Vincent Callebaut Architectures has unveiled images of their tribute to Notre-Dame Cathedral following the fire that badly damaged the historic structure. A transcendent project that forms a symbol of a resilient and ecological future, the project is inspired by biomimicry and a common ethic for a fairer symbiotic relationship between humans and nature.
The Palingenesis project, derived from the Greek word for “rebirth” and “regeneration,” aims to blend in naturally as a single stroke between the roof and spire. From the four gables, the original geometry of the 10-meter-high attic has been respected, with 55-degree pitched roofs gradually stretching to shape a vertical spire. Respecting the inherent principles of the building’s structural loads towards the flying buttresses and inner fasciculated pillars, the four roofing lines and four lines of the roof’s ribs bend and join together in harmony towards the sky, producing a parametric and light geometry.
Constructed of cross-laminated timber beams, the scheme’s oak frame seeks to use the minimum amount of material to ensure a low carbon footprint while offering transparency to the cathedral. Atop the spire, the rooster located and found in the rubble will crown the scheme, remaining a “spiritual lightning rod” and “protector of the faithful.”
The new architecture of the spire, like a shroud raised from the keystone of the transept crossing, evokes the rebirth but also the mystery of the cathedral and the resurrection of Christ. And under the shroud, life and renewal emerge. Notre-Dame dazzles the world again while amplifying her universal message of peace and her spiritual aspiration.
-Vincent Callebaut Architectures
Central to Callebaut scheme is the idea of turning Notre-Dame into a positive energy building, producing more energy than it consumes. Through energetic solidarity with the body of the historic monument, the contemporary, three-dimensional Gothic stained glass graft produces the scheme’s energy, heat, and passive ventilation.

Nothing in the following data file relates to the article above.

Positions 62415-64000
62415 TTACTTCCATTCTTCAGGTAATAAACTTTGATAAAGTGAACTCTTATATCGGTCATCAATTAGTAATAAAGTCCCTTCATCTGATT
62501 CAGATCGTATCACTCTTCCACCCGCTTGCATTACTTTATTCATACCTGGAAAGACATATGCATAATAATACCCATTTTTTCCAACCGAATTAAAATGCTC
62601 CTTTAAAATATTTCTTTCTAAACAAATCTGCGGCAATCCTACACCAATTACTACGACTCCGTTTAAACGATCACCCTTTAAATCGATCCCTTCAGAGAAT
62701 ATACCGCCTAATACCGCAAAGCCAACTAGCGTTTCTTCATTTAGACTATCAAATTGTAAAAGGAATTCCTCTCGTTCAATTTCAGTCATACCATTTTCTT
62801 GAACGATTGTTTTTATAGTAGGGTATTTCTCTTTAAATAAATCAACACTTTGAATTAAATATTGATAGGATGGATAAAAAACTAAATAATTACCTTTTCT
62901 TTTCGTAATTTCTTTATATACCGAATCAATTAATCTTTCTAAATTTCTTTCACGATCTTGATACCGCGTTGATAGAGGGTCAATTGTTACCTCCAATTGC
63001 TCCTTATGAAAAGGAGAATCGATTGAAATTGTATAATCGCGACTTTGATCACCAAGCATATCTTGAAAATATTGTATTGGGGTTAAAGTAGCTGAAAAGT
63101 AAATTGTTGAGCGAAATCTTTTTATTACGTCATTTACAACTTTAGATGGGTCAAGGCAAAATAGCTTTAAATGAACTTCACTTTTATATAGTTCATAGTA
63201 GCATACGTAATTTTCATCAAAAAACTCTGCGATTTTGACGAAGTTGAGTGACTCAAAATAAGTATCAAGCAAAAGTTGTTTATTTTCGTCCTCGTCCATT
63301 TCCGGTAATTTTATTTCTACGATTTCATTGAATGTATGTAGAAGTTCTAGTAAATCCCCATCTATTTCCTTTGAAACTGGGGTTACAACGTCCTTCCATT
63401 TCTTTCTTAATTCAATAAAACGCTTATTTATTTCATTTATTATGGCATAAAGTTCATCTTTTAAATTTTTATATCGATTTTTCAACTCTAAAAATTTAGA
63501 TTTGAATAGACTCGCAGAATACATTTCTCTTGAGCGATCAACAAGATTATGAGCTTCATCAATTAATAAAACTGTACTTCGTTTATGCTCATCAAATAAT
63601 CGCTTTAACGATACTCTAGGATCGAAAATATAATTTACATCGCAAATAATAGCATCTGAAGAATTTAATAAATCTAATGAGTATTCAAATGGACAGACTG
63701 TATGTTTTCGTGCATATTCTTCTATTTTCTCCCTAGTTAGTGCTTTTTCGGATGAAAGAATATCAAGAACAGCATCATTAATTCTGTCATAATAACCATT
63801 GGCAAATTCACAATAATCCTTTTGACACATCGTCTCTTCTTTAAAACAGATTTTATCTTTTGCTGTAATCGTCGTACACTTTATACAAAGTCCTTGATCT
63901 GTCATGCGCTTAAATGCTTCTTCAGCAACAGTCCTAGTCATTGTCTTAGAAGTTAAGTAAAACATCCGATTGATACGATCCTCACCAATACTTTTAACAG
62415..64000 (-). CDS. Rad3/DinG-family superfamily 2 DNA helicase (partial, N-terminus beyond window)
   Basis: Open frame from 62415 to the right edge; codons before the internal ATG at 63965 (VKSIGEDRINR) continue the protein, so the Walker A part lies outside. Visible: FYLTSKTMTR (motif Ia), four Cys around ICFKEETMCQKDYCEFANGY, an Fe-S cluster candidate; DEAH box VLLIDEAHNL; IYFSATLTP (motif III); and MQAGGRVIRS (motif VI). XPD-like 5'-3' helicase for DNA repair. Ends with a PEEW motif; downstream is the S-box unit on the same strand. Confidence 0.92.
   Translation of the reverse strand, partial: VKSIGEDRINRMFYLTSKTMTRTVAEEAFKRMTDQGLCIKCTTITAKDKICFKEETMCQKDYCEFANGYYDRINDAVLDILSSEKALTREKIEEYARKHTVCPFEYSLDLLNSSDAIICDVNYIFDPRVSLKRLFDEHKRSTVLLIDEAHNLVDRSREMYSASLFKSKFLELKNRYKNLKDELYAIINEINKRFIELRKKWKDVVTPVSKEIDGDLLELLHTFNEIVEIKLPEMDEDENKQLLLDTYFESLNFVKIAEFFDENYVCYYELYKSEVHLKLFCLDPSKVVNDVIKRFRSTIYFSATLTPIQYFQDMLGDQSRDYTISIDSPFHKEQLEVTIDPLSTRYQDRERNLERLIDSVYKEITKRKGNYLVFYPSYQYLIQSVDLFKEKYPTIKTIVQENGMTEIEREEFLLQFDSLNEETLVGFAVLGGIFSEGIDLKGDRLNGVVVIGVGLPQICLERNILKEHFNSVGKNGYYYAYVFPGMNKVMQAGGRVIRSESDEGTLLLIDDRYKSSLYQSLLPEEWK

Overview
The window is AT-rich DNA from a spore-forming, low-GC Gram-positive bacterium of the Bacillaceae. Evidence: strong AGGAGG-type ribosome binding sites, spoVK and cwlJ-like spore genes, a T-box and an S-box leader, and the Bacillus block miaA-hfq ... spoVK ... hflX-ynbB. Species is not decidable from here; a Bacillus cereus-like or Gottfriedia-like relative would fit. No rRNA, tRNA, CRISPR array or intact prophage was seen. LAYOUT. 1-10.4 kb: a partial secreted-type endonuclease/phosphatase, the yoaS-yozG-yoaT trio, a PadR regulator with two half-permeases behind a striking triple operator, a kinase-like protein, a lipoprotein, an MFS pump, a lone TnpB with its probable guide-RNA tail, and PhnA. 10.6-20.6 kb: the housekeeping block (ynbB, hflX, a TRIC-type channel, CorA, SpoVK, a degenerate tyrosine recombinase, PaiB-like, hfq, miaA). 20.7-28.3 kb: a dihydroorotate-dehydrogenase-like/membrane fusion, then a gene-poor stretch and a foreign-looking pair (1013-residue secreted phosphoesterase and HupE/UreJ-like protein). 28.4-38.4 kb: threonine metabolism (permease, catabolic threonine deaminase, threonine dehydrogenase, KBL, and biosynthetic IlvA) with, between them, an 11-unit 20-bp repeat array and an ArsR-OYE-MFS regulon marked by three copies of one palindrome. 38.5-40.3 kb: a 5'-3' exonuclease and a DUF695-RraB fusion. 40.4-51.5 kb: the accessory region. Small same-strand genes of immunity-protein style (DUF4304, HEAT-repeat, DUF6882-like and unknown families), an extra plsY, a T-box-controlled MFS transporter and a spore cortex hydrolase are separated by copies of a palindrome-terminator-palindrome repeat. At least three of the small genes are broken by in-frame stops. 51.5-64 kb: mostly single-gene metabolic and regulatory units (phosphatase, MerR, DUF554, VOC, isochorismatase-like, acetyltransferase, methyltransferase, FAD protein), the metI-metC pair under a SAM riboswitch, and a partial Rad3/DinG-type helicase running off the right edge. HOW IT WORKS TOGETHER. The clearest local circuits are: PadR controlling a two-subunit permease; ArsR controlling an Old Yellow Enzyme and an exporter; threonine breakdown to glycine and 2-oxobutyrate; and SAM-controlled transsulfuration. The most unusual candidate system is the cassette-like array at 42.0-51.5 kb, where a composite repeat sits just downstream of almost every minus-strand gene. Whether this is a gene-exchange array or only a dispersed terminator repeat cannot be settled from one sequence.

The wooden frame is covered in three-dimensional crystal glass subdivided into faceted diamond-shaped elements. Consisting of an organic active layer, this cocktail of carbon, hydrogen, nitrogen, and oxygen will absorb light and transform it into power. The energy, stored within hydrogen fuel cells, will be directly redistributed throughout the cathedral.
The roof-spire in the cathedral attic also provides a thermal buffer space, which accumulates hot air in winter to better isolate the cathedral, and vents with fresh air in the summer through the evapotranspiration of plants. Thus, the cathedral would become an exemplary eco-engineering structure and the Church a true pioneer in environmental resiliency.
At its heart, the project features a garden devoted to contemplation and meditation. Going beyond aesthetics, the garden is to be cultivated by volunteers and charitable associations. Aquaponics and permaculture produce up to 25kg of fruit and vegetables per square meter per year. Therefore, up to 21 tons of fruits and vegetables could be harvested and directly redistributed for free each year. To that end, a farmers' market would be held every week on the forecourt of Notre-Dame.
This urban farm is arranged atop the Latin-cross plan of the roof and set in planters, which essentially redraw the layout of six-part vaults on the ground. This geometric garden "à la française" relies on a double-deck structure with light soil to grow its fruits and vegetables along the nave, from East to West, from the two towers to the apse. In the North-South axis, the roofs of the transept host aquaponic basins feeding plants with natural, fish fertilizers. Moreover, these water mirrors expand the place by reflecting the rose windows on the North and South side gables.